Climate change has been described as the “single biggest threat” by the National Trust, which argues the phenomenon is bringing new risks to a natural environment already under pressure.
The organisation has set out a ten-year strategy to “nurse the natural environment back to health and reverse the alarming decline in wildlife”. It notes that the natural environment is facing a range of pressures that have led to a 60% decline in species in the UK over the last 50 years.
The National Trust explains that the countryside has been damaged by decades of unsustainable land management, such as intensive farming, habitat destruction and over-worked soils being washed out to sea. Climate change is now adding to the challenge and could undermine the long-term health of the land, the report adds.
Helen Ghosh, director general of the organisation, said, “The protection of our natural environment and historic places over the past 100 years has been core to the work of the Trust but it has never been just about looking after our own placed. This is a long-term commitment, for the benefit of generations to come.”
The decade long plan pledges to develop “new, innovative ways of managing land on a large scale, which are good for famers, the economy and the environment”. In order to achieve this aim the National Trust will increasingly join forces with other charities, government, businesses and local communities to improve the quality of the organisation’s land and wildlife.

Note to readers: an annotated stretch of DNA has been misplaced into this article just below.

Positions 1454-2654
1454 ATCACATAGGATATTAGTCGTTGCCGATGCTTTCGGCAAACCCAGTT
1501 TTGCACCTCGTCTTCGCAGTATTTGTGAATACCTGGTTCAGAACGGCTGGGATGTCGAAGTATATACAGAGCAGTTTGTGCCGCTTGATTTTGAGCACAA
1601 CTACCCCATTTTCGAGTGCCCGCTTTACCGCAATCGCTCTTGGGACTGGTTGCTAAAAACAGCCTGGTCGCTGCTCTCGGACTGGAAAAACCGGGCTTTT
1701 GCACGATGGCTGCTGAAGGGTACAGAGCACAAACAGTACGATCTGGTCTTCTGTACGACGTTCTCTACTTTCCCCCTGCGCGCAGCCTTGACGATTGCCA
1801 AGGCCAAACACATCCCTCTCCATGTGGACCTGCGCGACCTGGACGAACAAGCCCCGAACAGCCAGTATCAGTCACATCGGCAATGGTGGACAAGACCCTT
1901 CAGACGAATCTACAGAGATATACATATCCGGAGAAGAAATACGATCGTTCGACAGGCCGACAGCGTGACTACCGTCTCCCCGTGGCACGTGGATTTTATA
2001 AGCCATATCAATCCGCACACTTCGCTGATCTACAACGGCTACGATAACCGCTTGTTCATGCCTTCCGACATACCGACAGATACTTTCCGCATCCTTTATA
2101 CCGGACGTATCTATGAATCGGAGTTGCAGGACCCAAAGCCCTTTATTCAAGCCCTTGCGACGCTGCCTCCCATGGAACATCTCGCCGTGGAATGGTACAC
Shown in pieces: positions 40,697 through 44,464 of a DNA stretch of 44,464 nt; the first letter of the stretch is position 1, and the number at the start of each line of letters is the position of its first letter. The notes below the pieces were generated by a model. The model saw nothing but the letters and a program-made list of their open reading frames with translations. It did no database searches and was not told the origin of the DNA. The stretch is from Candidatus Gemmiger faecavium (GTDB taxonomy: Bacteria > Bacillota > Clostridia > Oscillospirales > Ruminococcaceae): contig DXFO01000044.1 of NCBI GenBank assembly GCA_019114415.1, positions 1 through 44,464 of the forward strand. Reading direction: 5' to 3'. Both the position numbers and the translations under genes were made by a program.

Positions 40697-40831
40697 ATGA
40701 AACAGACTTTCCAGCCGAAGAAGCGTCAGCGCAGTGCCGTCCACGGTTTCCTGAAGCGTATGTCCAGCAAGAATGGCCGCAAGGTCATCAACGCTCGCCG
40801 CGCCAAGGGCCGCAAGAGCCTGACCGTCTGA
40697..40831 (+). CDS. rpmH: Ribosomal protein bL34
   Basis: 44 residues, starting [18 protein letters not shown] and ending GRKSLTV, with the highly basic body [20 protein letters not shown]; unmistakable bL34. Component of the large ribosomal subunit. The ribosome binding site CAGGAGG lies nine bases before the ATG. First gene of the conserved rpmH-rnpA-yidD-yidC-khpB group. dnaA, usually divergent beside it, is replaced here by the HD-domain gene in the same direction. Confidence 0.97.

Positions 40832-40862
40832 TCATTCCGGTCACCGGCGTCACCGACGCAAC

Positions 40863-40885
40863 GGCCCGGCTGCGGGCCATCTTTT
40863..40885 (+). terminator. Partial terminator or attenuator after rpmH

The strategy notes that climate change will affect the places the National Trust looks after and states that the organisation is actively adapting, managing coastal change and the impacts of severe weather.
The National Trust also has a renewable programme that aims to work with the landscape and this will be further scaled up in the coming decade. By 2020 the charity aims to cut energy consumption by 20%, with 50% coming from renewable sources.
Chairman of the National Trust, Tim Parker added, “Our strategy will see us working more collaboratively with a range of partners – we will support where we can and lead where we should. The National Trust has always responded to the challenge of the time. I believe our founders would be proud of our ambitions and the part we plan to play.”
Photo: Sue Hasker via Flickr
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